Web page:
Time to work smarter: the UK’s continuing productivity problem

workersHere is an interesting take on the UK’s poor recent productivity record, and possible solutions to it. According to the article, low wages, inflexible work practices and job insecurity are to blame. If this is right, then there are some win-win policies which could reverse the trend and also improve working conditions across the country.

Productivity growth is essential to the prosperity of the economy. If it does not grow, then there is no room for wages and profits, as the two main categories of income, to grow together, so as to improve the material conditions of the majority. Of course, growth needs to create jobs as well, since those without employment cannot share in rising incomes, other than through out-of-work benefits which represent incomes redistributed from those in work. Employment in the UK has grown strongly since the recession, but wages have not, so that the economic ‘pain’ due to sluggish growth has been shared more fairly, with more people in work alongside stagnant wages.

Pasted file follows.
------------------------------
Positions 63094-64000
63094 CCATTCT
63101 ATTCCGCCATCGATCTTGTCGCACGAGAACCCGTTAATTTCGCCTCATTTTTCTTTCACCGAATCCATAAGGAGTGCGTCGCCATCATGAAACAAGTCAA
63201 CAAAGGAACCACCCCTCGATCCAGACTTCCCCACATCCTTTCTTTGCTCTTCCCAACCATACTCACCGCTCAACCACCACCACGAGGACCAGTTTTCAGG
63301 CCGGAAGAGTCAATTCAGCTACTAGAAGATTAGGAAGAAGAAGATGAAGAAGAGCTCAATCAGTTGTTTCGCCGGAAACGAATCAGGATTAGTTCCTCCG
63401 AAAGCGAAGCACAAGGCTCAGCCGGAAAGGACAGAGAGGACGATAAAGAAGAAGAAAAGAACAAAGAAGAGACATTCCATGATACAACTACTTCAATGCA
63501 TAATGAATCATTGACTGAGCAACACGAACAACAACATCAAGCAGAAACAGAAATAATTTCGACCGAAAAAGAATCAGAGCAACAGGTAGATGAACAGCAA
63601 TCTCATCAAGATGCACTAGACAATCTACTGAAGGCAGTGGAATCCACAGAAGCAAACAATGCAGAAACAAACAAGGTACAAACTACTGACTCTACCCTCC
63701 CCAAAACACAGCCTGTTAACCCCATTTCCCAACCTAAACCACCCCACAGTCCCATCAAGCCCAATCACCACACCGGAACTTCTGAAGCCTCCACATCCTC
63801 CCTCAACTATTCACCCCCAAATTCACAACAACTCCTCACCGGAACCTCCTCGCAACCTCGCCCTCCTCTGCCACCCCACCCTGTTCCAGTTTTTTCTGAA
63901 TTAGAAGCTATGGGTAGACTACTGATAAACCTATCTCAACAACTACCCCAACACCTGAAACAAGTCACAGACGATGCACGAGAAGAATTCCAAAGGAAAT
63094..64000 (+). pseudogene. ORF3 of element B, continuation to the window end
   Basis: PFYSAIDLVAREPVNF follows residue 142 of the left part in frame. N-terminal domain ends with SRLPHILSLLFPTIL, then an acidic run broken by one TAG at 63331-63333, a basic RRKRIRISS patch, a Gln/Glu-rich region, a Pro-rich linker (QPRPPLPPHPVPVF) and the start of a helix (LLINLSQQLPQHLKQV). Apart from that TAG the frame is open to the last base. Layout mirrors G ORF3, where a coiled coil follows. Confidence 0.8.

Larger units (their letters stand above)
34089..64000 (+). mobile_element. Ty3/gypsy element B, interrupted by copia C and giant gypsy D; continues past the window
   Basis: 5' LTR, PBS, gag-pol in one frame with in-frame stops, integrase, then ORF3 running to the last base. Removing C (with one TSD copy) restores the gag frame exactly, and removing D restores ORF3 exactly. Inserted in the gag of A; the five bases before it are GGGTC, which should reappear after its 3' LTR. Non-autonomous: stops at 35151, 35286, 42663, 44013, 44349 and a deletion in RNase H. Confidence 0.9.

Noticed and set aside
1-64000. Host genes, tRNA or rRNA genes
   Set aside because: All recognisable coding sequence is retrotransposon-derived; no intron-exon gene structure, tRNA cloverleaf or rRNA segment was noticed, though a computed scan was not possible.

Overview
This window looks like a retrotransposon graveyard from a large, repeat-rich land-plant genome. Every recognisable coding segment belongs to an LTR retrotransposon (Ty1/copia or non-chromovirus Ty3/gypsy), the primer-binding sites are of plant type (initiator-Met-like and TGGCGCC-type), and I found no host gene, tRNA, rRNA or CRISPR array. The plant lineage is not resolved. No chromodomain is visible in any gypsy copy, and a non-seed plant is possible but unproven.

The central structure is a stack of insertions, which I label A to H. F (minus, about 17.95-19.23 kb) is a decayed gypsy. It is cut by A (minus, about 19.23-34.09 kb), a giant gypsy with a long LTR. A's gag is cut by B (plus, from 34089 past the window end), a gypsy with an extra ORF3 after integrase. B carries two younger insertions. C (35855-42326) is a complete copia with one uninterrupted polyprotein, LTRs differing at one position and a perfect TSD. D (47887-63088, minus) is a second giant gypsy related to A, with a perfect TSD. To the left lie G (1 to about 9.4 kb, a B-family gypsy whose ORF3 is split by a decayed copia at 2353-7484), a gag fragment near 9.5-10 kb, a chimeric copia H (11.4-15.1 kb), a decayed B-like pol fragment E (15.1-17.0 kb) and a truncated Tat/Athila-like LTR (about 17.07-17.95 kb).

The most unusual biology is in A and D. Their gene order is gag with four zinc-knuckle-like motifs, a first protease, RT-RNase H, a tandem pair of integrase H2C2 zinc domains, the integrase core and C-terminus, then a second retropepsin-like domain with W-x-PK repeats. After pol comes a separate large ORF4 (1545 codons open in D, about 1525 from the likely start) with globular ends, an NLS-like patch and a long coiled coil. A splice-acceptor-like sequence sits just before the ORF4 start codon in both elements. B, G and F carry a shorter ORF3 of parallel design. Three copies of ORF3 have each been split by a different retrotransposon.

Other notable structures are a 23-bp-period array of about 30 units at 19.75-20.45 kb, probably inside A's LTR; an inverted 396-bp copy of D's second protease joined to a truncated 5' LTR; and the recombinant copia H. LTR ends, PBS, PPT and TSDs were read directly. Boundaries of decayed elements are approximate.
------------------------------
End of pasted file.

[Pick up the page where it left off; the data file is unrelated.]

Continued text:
Growth in wages is vital to sustain rising consumption, both private and public, while profits are necessary to fund future investment, which helps to generate rising productivity. Thus a virtuous circle can be created, in which new investment contributes to rising productivity and incomes (profits and wages), which provide the funds for future investment and so on.

The article referred to above cites research which suggests that some of the negative aspects of labour market conditions reduce motivation and hence workplace productivity. If employers only provide the ‘stick’ rather than the ‘carrot’ to motivate employees, productivity suffers.

The solutions? Fairer pay, shorter hours, and more flexible work practices which give workers more autonomy and allow them to work from home at certain times. Not only do these appear to raise productivity but they also reduce employee stress and improve the work-life balance. Win-win indeed.


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